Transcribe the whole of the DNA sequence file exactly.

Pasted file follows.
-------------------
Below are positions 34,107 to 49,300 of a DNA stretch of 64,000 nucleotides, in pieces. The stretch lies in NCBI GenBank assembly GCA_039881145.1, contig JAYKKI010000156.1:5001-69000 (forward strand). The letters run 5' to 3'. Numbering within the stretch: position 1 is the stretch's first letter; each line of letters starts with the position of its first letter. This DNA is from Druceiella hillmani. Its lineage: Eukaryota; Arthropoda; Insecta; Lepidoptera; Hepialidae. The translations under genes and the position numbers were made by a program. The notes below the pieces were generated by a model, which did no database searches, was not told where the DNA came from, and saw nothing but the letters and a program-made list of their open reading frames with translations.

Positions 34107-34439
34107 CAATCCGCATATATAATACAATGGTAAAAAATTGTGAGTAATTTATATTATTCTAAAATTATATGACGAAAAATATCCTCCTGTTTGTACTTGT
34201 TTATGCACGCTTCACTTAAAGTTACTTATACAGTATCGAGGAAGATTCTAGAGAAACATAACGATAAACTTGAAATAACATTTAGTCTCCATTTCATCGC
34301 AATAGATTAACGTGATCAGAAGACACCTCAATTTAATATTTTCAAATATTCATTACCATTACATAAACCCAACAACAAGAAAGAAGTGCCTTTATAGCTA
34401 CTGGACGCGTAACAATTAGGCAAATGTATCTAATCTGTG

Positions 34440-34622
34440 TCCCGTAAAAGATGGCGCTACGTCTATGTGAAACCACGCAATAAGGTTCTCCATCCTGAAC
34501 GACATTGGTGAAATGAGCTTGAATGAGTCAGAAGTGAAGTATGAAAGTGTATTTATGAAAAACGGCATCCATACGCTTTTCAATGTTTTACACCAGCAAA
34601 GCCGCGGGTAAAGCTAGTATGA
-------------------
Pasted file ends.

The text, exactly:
Below are positions 34,107 to 49,300 of a DNA stretch of 64,000 nucleotides, in pieces. The stretch lies in NCBI GenBank assembly GCA_039881145.1, contig JAYKKI010000156.1:5001-69000 (forward strand). The letters run 5' to 3'. Numbering within the stretch: position 1 is the stretch's first letter; each line of letters starts with the position of its first letter. This DNA is from Druceiella hillmani. Its lineage: Eukaryota; Arthropoda; Insecta; Lepidoptera; Hepialidae. The translations under genes and the position numbers were made by a program. The notes below the pieces were generated by a model, which did no database searches, was not told where the DNA came from, and saw nothing but the letters and a program-made list of their open reading frames with translations.

Positions 34107-34439
34107 CAATCCGCATATATAATACAATGGTAAAAAATTGTGAGTAATTTATATTATTCTAAAATTATATGACGAAAAATATCCTCCTGTTTGTACTTGT
34201 TTATGCACGCTTCACTTAAAGTTACTTATACAGTATCGAGGAAGATTCTAGAGAAACATAACGATAAACTTGAAATAACATTTAGTCTCCATTTCATCGC
34301 AATAGATTAACGTGATCAGAAGACACCTCAATTTAATATTTTCAAATATTCATTACCATTACATAAACCCAACAACAAGAAAGAAGTGCCTTTATAGCTA
34401 CTGGACGCGTAACAATTAGGCAAATGTATCTAATCTGTG

Positions 34440-34622
34440 TCCCGTAAAAGATGGCGCTACGTCTATGTGAAACCACGCAATAAGGTTCTCCATCCTGAAC
34501 GACATTGGTGAAATGAGCTTGAATGAGTCAGAAGTGAAGTATGAAAGTGTATTTATGAAAAACGGCATCCATACGCTTTTCAATGTTTTACACCAGCAAA
34601 GCCGCGGGTAAAGCTAGTATGA